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JavaScript for Line of Business Applications
Keeping track of current JavaScript Frameworks that help design your clientside Business Logic Layers.
Curated by Jan Hesse
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Cancelling Long Promise Chains

My previous introduction to promises left out a common case: cancelling a chain of promise. Ideally, this is something you won't have to do too often; but for the one or two times when you run into it, here's one solution to handle it.

First though, the problem. Pretend you have a chain of promises, this could be a controller that has to go through multiple steps and transformation...

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Using Resolve In AngularJS Routes

Using Resolve In AngularJS Routes | JavaScript for Line of Business Applications |

In a previous post about testing I mentioned that route resolves can make authoring unit tests for a controller easier. Resolves can also help the user experience.

A resolve is a property you can attach to a route in both ngRoute and the more robust UI router. A resolve contains one or more promises that must resolve successfully before the route will change. This means you can wait for data to become available before showing a view, and simplify the initialization of the model inside a controller because the initial data is given to the controller instead of the controller needing to go out and fetch the data.

As an example, let’s use the following simple service which uses $q to simulate the async work required to fetch some data.

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Understanding Javascript Promises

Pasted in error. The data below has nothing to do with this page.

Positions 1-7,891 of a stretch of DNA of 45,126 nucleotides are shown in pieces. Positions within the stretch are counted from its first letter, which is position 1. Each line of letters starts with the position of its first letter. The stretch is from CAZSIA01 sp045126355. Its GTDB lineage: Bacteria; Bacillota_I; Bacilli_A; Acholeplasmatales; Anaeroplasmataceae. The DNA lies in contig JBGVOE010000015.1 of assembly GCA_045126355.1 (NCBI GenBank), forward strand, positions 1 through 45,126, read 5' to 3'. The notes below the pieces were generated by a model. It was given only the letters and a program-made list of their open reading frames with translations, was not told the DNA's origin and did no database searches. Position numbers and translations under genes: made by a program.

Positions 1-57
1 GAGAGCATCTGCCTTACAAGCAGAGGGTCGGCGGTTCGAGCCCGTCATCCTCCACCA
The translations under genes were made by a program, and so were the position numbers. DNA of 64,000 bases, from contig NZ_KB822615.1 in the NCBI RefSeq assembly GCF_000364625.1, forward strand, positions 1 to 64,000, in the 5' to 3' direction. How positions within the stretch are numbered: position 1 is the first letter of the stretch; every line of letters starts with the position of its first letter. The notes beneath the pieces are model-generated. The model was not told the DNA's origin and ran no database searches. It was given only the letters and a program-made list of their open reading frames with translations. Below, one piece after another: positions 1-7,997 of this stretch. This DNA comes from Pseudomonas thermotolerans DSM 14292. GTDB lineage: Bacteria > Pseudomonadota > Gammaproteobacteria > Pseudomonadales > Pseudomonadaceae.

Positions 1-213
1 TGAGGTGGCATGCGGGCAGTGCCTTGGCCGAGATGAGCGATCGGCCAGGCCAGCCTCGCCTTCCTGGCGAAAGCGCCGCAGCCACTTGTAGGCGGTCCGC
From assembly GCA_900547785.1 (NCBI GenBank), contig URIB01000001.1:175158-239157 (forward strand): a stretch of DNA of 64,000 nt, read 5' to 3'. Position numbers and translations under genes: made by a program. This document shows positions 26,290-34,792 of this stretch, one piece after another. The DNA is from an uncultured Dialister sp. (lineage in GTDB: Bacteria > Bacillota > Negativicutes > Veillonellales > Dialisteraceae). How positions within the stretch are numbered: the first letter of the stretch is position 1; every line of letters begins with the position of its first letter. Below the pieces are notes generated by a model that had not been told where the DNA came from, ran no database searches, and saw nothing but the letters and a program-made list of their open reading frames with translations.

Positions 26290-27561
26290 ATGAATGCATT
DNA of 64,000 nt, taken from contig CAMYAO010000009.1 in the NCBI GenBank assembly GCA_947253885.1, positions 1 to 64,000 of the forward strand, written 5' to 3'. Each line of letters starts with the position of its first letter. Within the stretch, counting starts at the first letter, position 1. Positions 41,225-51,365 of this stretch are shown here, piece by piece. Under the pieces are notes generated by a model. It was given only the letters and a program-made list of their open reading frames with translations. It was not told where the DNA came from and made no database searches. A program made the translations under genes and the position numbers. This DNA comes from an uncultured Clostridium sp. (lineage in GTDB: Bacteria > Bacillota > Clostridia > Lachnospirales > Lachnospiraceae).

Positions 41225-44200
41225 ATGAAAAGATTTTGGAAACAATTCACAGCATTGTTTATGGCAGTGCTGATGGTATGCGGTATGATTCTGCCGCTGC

Learning promises is an interesting process. Like many tools, there are common pitfalls to get stuck on. What makes promises somewhat unique is that it tends to be obvious that you're doing it wrong. Why? Promises are designed to solve a clear and well-understood problem: nested callbacks. As you start to use them however, you're code isn't that different. Obviously there's something you don't grok, but what?

The example that I'm going to walk through is a login. This involves:

1. Opening our connection
2. Getting the user's row from the DB based on email
3. Comparing the passwords
4. Updating the DB with a `token`
5. Releasing our connection
6. Returning the user data and token

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Promise Anti-patterns

Promises are very simple once you get your head around them, but there are a few gotchas that can leave you with your head scratching. Here are a few that got me.

* Nested Promises
* The Broken Chain
* The Collection Kerfuffle
* The Ghost Promise
* The Overly Keen Error Handler
* The Forgotten Promise

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JavaScript Promises: A Journey To The “Promise Land”

JavaScript Promises: A Journey To The “Promise Land” | JavaScript for Line of Business Applications |